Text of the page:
7 — 9 Mar 2023

Location: Kuusiluoto

79 March 2023
Working hours approx. 10:00-17:00 each day
Kuusiluoto, Helsinki


A fish leather workshop with Hanna Kaisa Vainio and Christina Stadlbauer facilitated by the Bioart Society.

This hands-on workshop introduces the practice of creating leather from fish skins: the skins will be defrosted, salted, cleaned, tanned, dried, softened and potentially dyed. The leather can be used for numerous purposes, including lamps, buttons, book covers, wallets and clothes. As a material, fish leather is very similar to sheepskin and cowhide. Fish leather is thinner than most animal skins, but still stronger than the thicker alternatives. It has been used for thousands of years, and in Finland it was an especially popular material in wartime.

Additionally, the workshop includes presentations by experts Eero Haapanen and Pekka Paer who will be guiding participants and sharing their knowledge of the local areas in Helsinki. Haapanen will give a perspective on the geography, history, development, ecology and fishing practices of Vanhankaupunginlahti. Paer will dive deeper into the biology, habitat and living conditions of the Baltic sea.

The participants need to be aware that the workshop is held partly outdoors and the weather will be cold as the workshop takes place in the archipelago. The workshop site is accessible via a 20-minute walk along an easy terrain path. Free lunch is provided. The language of the workshop is English. Participants need to be present for the whole program, the detailed schedule will be released later. If you have any questions or accessibility needs contact us at


How to sign up

Ten (10) participants are selected to join this workshop through an open call. No previous knowledge or skill is required. The workshop is free of charge.

To apply, please email, including a short motivation letter in which you introduce yourself and briefly describe your interest in joining the workshop by 31st January 2023. We will inform all applicants about the selections by 3rd February 2023. The workshop requires no previous knowledge, has free entry and can host 10 participants.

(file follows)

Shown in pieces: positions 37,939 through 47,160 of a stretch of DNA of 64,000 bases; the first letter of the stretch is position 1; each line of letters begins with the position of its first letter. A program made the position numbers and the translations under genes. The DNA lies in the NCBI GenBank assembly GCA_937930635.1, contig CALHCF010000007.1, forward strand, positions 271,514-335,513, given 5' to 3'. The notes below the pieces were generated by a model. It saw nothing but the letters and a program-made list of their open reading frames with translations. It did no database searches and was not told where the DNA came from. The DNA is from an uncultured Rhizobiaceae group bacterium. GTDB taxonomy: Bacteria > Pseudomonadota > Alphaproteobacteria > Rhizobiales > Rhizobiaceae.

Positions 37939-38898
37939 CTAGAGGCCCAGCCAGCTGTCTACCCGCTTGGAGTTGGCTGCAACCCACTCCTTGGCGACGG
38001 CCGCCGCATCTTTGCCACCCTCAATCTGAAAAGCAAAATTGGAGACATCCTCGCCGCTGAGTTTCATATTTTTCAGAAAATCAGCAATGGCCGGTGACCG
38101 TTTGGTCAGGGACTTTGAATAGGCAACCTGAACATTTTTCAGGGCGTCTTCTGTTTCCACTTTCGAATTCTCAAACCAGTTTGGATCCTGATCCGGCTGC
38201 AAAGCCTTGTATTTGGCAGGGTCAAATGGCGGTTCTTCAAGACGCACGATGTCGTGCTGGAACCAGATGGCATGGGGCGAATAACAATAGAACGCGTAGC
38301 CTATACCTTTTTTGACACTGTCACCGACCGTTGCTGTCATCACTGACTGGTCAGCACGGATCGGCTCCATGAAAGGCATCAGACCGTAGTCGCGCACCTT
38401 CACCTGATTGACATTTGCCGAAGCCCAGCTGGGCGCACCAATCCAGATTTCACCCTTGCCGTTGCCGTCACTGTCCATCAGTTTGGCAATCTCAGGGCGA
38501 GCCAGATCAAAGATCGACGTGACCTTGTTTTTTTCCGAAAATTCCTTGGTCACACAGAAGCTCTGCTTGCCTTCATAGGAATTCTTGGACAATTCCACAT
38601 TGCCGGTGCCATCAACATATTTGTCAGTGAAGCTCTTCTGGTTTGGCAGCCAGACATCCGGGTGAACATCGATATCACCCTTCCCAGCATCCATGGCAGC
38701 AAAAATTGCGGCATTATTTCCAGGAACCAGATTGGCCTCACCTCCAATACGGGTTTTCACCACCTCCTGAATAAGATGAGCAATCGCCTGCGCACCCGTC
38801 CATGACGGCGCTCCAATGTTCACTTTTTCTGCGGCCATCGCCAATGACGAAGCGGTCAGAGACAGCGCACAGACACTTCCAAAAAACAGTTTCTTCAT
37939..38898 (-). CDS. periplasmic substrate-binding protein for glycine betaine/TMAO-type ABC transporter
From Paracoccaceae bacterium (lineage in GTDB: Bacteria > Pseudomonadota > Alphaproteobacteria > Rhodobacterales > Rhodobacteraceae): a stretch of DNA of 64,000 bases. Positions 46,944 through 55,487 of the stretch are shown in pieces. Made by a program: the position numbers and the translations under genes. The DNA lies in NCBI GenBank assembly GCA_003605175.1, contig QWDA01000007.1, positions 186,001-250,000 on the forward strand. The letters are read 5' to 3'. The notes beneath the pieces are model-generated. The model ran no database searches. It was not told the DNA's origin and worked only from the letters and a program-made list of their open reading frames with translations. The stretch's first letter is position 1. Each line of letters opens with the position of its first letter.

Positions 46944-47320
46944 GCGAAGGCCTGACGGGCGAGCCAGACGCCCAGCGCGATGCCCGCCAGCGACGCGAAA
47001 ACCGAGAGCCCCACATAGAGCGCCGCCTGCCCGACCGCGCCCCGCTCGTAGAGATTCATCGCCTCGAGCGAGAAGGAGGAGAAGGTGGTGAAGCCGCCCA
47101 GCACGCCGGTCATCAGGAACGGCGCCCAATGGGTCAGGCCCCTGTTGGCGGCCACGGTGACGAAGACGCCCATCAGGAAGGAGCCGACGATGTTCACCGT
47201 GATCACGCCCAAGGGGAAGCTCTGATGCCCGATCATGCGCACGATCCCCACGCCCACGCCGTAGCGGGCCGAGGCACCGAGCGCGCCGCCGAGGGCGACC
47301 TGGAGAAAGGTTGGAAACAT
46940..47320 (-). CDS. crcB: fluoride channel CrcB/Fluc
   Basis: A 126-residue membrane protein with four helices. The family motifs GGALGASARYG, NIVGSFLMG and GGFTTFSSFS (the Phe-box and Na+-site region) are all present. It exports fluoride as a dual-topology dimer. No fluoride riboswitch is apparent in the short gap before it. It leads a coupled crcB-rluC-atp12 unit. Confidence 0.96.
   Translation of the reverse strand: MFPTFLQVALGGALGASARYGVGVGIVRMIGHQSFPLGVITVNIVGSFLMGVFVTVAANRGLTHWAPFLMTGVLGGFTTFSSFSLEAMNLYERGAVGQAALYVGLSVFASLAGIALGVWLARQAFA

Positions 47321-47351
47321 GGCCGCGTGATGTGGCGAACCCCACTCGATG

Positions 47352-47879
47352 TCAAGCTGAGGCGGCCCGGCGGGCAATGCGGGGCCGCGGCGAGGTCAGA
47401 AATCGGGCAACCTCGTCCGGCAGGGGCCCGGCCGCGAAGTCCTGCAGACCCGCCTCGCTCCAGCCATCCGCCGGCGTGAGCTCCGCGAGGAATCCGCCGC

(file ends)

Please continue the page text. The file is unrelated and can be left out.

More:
Christina Stadlbauer combines art and research in her process-based and trans-disciplinary work. She obtained a PhD in Chemistry and has been inspired by themes around other-than-human life forms, including collective intelligence, interspecies communication and the relation between culture and nature. Stadlbauer has launched several long-term initiatives, like Melliferopolis – Bees in Urban Environments and the Institute for Relocation of Biodiversity. Since 2018, she has been conducting a series of laboratory experiments with bacteria, where she promotes the mending of objects through healing rather than glueing. With this, she questions habitual tendencies of how we assign value to our environment and proposes new views on cracks, faults and the impossibility of perfection.

Hanna Kaisa Vainio works in many different art fields as an artist and art educator. Her background is in material-based arts. Lately, she has been involved in community art and art education projects in several places in Finland. Vainio is attracted to observing different life forms and diversity, time scales and processes in nature as a background (or part) of her work. Materials and resources and their correlation also have an important role in her work. She lives in Helsinki and has graduated from the textile art department at Aalto University with a Master of Arts in 2014. Vainio is involved in Mustarinda, an association whose goal is to promote the ecological rebuilding of society, the diversity of culture and nature, and the connection between art and science.


The workshop is part of BioFacts – a programme that consists of a series of artistic research work labs. The programme introduces fundamental techniques of working with biological arts and serves as a vehicle to discuss art and science, materials, techniques, safety and policy, biopolitics, ethics as well as artistic examples through hands-on work.

BioFacts is supported by the Jenny and Antti Wihuri Foundation as well as through Restorative Practices, a Creative Europe collaboration project co-founded by the Creative Europe programme of the European Union. Restorative Practices connects like-minded organisations focused on sustainability and bioart practices to enhance better future transmission of knowledge and build new realities through this intersection.

Photos: Christina Stadlbauer & Hanna Kaisa Vainio